On an up day for stock markets generally, there was one surprising loser in Tuesday trading: Alt-energy play FuelCell Energy (NASDAQ:FCEL) saw its shares sink 3.3% despite a 0.6% rise elsewhere on the Nasdaq. This was particularly surprising given that we just learned that FuelCell’s own Chairman of the Board has been actively buying shares — 140,000 of them — and at prices significantly higher than what FuelCell costs today.
Specifically, according to Form 4 filings with the SEC, FuelCell Chairman John Rolls purchased 140,000 shares of his company on June 26, increasing his stake in the company by more than 14% to 1.1 million shares. Rolls paid $1.02 per share for his purchases. That may not sound like much, but at FuelCell’s current depressed stock price ($0.98), he paid about 4.5% more than it would cost an outside investor to buy those same shares today.
But should you buy them?
What does it mean to you?
It depends on how you look at the numbers. From one perspective, the $25.6 million in losses FuelCell reported over the past 12 months is… well, it’s certainly not good news. But it is better than the $38 million that FuelCell lost last year, or the $34 million it lost the year before that. Broadly speaking, GAAP-reported net losses appear to be trending downwards at FuelCell. Meanwhile, the company has nearly $56 million more cash than debt on its balance sheet, suggesting it may have enough funds to keep it afloat till profits at last turn positive.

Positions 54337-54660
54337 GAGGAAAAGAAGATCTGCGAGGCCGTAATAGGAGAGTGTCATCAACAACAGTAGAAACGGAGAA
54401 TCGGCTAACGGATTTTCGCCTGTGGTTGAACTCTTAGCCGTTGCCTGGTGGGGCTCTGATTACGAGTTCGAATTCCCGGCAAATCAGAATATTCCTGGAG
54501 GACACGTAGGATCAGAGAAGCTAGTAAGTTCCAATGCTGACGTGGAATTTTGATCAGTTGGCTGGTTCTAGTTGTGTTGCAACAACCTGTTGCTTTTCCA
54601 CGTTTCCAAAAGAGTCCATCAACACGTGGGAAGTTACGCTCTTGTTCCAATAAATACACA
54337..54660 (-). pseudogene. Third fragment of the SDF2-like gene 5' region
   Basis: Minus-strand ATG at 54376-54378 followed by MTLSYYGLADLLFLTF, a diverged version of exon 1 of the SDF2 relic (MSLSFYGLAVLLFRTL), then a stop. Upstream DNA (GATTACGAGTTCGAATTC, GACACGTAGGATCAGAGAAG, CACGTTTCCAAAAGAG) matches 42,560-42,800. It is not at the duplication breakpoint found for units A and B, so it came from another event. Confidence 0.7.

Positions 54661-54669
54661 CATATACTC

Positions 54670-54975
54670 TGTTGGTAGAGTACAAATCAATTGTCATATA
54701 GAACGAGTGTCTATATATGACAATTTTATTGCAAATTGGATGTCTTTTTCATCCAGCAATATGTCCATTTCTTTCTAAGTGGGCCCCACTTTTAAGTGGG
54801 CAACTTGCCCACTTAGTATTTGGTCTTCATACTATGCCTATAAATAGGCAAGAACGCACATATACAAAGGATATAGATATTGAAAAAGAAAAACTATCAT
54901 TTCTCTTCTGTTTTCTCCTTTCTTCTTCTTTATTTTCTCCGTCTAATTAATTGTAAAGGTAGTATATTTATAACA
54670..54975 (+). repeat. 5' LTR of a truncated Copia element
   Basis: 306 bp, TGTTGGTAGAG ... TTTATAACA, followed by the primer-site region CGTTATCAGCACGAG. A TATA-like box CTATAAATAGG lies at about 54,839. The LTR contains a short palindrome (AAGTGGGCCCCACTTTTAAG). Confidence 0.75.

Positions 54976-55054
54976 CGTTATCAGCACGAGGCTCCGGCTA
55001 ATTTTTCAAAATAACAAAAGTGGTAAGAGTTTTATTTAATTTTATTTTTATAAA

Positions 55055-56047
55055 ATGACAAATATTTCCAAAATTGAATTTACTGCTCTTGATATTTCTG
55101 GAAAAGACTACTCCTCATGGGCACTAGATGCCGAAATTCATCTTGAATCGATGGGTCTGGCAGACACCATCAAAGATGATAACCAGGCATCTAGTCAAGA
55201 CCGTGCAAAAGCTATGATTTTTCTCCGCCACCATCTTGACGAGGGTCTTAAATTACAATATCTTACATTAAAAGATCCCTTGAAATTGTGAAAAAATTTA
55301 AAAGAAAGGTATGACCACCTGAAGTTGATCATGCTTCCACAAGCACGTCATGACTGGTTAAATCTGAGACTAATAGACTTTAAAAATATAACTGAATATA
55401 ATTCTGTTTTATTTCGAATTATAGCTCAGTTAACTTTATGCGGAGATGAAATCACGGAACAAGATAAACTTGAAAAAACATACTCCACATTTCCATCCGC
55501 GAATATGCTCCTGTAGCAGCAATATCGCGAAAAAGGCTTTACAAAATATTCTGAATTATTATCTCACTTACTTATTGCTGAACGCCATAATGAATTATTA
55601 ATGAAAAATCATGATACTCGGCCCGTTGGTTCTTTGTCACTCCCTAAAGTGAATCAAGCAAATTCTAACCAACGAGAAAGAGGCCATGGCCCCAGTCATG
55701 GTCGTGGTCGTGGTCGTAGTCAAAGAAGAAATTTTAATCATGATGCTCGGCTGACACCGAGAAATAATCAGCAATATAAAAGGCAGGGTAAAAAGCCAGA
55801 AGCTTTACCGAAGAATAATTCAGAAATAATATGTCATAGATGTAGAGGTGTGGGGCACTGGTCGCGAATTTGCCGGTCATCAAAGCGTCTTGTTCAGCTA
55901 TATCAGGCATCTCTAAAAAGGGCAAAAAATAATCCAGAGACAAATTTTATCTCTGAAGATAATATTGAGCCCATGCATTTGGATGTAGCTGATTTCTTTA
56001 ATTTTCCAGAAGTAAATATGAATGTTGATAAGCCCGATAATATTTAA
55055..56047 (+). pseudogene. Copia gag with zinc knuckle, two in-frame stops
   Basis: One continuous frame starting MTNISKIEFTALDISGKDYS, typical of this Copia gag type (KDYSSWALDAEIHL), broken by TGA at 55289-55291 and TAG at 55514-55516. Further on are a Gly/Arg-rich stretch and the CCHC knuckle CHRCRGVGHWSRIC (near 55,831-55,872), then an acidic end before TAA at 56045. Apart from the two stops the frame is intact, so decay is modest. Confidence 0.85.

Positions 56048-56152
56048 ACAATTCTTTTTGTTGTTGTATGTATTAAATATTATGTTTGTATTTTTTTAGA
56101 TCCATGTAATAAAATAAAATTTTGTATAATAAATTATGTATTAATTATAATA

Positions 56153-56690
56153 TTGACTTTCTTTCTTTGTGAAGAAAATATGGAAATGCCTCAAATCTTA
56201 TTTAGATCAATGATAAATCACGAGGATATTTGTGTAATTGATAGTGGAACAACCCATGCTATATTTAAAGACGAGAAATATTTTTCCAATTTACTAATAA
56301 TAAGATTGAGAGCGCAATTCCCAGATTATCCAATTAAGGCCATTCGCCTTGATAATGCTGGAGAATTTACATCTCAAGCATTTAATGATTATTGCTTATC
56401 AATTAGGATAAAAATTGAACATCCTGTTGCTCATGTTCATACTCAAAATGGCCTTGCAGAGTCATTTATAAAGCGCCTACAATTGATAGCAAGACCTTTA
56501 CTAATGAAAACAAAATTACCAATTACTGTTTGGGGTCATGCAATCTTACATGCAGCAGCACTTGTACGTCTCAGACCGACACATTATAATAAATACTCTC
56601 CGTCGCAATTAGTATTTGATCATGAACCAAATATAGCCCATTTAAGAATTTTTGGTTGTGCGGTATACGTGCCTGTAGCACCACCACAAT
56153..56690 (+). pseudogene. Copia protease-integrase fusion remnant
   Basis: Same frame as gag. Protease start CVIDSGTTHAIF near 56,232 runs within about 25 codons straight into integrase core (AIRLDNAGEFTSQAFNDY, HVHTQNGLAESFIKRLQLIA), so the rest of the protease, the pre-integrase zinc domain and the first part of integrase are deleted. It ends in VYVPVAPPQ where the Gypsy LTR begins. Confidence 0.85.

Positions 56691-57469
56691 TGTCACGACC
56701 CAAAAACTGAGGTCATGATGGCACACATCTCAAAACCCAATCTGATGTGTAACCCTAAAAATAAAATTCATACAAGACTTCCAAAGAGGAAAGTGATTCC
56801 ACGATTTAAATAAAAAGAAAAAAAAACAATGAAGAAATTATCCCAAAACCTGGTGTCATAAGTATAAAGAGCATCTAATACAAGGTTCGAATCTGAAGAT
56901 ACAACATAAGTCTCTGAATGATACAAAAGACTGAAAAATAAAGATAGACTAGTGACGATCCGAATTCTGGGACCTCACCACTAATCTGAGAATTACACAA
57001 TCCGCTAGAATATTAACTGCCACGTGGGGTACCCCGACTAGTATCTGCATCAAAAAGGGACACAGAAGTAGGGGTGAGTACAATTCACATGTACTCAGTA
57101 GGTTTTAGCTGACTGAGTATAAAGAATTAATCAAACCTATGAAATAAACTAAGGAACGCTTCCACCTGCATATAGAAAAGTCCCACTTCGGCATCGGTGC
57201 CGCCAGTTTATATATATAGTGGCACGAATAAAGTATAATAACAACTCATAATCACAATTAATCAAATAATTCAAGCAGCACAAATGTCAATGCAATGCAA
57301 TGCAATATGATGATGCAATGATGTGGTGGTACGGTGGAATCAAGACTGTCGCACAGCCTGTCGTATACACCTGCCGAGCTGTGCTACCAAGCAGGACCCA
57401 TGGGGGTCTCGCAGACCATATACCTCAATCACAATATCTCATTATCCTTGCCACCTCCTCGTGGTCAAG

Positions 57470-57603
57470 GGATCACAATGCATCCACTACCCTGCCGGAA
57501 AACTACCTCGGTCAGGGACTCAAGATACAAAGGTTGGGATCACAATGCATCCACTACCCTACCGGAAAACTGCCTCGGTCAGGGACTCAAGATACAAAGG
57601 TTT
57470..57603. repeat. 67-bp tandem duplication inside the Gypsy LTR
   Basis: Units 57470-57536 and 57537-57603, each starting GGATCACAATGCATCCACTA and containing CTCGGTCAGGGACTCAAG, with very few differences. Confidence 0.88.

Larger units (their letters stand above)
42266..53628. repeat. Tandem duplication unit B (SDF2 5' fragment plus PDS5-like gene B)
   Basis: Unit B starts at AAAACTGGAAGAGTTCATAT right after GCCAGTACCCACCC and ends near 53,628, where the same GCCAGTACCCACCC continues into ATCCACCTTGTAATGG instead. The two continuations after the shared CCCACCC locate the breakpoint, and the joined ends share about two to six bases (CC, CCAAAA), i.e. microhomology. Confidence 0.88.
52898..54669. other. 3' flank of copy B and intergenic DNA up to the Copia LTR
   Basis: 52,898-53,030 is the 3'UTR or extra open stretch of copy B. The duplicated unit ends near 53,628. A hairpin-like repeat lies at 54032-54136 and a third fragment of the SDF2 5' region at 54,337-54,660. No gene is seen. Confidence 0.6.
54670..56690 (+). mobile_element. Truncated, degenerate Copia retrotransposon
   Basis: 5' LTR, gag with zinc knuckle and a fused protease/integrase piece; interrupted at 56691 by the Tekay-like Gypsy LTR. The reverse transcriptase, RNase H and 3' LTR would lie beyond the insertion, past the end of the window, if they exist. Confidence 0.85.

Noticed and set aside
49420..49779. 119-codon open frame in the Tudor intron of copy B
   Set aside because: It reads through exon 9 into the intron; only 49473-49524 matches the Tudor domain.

Other perspectives are not so optimistic.
For example, free cash flow at the company for the past 12 months has been negative $62.6 million. That’s more than twice FuelCell’s reported losses as calculated under GAAP, and it makes the past 12 months one of the worst such periods for cash-burn at the company in the past five years.
Longer-term, the company hasn’t reported positive net profits since 1997, or positive free cash flow since 1998. Indeed, even investors encouraged by the Chairman’s purchase this week need to consider whether, given its history, FuelCell will ever turn a profit.
Given its record, I kind of doubt that it will.
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